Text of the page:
Martinez-Tomas v. USA

Filing 2

ORDER denying Petition to Vacate under 28 USC 2255. Signed by Judge Larry Alan Burns on 3/17/17.(All non-registered users served via U.S. Mail Service)(kas)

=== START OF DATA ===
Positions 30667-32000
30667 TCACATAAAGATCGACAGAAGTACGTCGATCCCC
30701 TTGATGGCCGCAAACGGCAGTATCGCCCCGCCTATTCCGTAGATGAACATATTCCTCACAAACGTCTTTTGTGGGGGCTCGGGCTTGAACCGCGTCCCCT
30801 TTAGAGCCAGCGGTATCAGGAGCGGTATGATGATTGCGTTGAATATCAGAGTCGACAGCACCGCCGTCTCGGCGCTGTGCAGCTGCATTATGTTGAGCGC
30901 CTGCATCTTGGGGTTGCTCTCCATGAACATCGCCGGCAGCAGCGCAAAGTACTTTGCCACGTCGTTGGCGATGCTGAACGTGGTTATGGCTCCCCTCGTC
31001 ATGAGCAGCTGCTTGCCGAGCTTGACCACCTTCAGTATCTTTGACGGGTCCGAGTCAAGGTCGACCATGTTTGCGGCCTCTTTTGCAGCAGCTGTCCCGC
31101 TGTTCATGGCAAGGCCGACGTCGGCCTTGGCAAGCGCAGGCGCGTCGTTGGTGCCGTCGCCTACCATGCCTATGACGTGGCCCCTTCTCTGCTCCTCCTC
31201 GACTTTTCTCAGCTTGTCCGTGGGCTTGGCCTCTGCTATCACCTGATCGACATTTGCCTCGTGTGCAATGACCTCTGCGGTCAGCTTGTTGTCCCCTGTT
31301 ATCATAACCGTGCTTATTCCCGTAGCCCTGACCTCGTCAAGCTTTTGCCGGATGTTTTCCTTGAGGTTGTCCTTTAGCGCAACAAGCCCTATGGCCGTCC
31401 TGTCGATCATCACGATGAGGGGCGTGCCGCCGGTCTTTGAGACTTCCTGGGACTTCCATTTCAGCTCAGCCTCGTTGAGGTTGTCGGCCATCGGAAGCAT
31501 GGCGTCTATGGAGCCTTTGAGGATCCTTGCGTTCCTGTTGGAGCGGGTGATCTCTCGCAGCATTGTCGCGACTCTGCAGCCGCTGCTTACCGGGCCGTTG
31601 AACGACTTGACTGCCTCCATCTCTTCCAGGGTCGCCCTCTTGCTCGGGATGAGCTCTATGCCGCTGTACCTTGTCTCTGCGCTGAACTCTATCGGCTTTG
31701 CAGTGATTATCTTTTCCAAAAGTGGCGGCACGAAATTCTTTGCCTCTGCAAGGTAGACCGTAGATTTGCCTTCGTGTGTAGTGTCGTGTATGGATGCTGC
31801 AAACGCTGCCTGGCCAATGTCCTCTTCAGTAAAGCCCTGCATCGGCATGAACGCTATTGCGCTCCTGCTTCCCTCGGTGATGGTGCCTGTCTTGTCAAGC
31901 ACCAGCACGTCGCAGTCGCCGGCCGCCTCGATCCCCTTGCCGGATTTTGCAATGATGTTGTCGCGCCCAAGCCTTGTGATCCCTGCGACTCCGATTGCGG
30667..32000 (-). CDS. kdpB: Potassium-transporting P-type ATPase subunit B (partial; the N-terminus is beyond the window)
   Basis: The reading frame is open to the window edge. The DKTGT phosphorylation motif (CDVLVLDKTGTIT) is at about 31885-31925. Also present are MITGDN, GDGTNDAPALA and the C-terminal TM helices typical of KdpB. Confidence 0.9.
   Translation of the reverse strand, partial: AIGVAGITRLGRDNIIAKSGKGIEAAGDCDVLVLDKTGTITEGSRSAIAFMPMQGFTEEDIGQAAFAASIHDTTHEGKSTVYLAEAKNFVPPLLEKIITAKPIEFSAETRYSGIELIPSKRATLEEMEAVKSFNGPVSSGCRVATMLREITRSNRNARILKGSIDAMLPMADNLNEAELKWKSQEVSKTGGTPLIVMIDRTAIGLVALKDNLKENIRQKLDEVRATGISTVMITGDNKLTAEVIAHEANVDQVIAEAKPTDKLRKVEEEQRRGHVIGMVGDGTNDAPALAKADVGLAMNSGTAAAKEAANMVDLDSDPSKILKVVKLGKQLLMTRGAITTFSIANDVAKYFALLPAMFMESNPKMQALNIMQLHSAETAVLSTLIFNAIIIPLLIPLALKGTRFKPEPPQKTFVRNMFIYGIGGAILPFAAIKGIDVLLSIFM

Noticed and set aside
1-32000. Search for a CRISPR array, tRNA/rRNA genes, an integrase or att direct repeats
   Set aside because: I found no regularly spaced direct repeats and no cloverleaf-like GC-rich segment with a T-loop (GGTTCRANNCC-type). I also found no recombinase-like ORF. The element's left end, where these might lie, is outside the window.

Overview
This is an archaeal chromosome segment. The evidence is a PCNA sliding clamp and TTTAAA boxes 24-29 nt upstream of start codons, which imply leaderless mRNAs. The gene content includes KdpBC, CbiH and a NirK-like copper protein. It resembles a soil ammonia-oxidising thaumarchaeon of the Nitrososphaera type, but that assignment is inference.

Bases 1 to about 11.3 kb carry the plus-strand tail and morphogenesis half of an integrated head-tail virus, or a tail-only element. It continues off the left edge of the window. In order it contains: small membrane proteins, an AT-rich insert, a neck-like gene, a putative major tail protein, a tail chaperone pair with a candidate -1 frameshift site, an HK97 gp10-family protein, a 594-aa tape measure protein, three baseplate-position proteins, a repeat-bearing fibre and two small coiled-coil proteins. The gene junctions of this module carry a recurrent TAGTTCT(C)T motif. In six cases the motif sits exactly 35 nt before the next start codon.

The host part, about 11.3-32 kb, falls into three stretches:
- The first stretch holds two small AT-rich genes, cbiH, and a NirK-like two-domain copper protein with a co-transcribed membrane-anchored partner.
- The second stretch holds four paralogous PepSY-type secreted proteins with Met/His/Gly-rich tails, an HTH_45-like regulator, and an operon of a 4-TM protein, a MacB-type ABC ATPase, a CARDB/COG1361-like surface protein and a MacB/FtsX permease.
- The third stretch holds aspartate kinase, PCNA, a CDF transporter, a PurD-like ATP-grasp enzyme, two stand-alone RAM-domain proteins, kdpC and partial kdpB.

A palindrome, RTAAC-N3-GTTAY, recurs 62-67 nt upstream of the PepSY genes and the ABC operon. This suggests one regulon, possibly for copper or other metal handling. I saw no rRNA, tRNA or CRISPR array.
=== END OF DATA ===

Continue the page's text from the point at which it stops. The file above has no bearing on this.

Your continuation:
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1 2 3 4 5 6 7 8 UNITED STATES DISTRICT COURT 9 SOUTHERN DISTRICT OF CALIFORNIA 10 11 UNITED STATES OF AMERICA, 12 CASE NO. 15CR0108-LAB/ 16CV0526-LAB Plaintiff, vs. ORDER DENYING MOTION UNDER 28 U.S.C. § 2255 [Doc. 22] 13 PEDRO MARTINEZ-TOMAS, 14 Defendant. 15 16 17 Pedro Martinez-Tomas (“Martinez”) has filed a motion to vacate his sentence under 18 28 U.S.C. § 2255. On November 1, 2016, the Court appointed Federal Defenders of 19 San Diego to represent Mr. Martinez, and offered Federal Defenders an opportunity to file 20 a supplemental brief in support of Mr. Martinez’s claims by November 15, 2016. Federal 21 Defenders did not file a supplemental brief. Also on November 1, the Court ordered the 22 Government to respond to Mr. Martinez’s motion. On November 17, 2016, Assistant U.S. 23 Attorney Susan Park filed a response opposing Martinez’s request for relief. 24 Ms. Park’s opposition brief points out that as part of his plea agreement Martinez 25 waived the right to appeal or to collaterally attack his conviction, provided he received no 26 more than 27 months in custody. He got the benefit of his bargain when the Court 27 sentenced him to 27 months. Martinez’s plea agreement and the transcript of his change 28 of plea establish that his waiver of the right to appeal and to collaterally attack his conviction -1- 15cr0108/16cv0526 1 was knowing, voluntary, and intelligent. So the Court finds that the waiver is enforceable, and 2 forecloses the relief that Martinez seeks. 3 Even were the Court to consider Martinez’s claim on the merits, his motion would be 4 denied. Martinez’s argument is that his sentence was somehow undermined by the holding 5 in Johnson v. United States, __ U.S. __, 135 S.Ct. 2551 (2015), but the argument is 6 unsupported by any basis in that decision. In Johnson, the Supreme Court invalidated the 7 residual clause of the Armed Career Criminal Act (“ACCA”) (18 U.S.C. § 924(e)) on the 8 ground that the clause was vague. 135 S.Ct. at 2557-58. Martinez was not sentenced under 9 the ACCA, nor under any other residual clause. He was sentenced under a specific provision 10 of the United States Sentencing Guidelines (“Guidelines”) that provides for higher sentence 11 if an offender was previously convicted of alien smuggling – as Martinez was. Unlike the 12 defendant in Johnson, Martinez pled guilty to an offense that is explicitly defined and 13 referenced under the Guidelines; his argument about vagueness misses the mark. 14 Martinez’s waiver of the right to collaterally attack his sentence is enforceable against 15 him, and he’s got no legitimate beef in any event. His motion to vacate his sentence is 16 DENIED. 17 18 IT IS SO ORDERED. 19 20 DATED: March 17, 2017 21 22 HONORABLE LARRY ALAN BURNS United States District Judge 23 24 25 26 27 28 -2- 15cr0108/16cv0526

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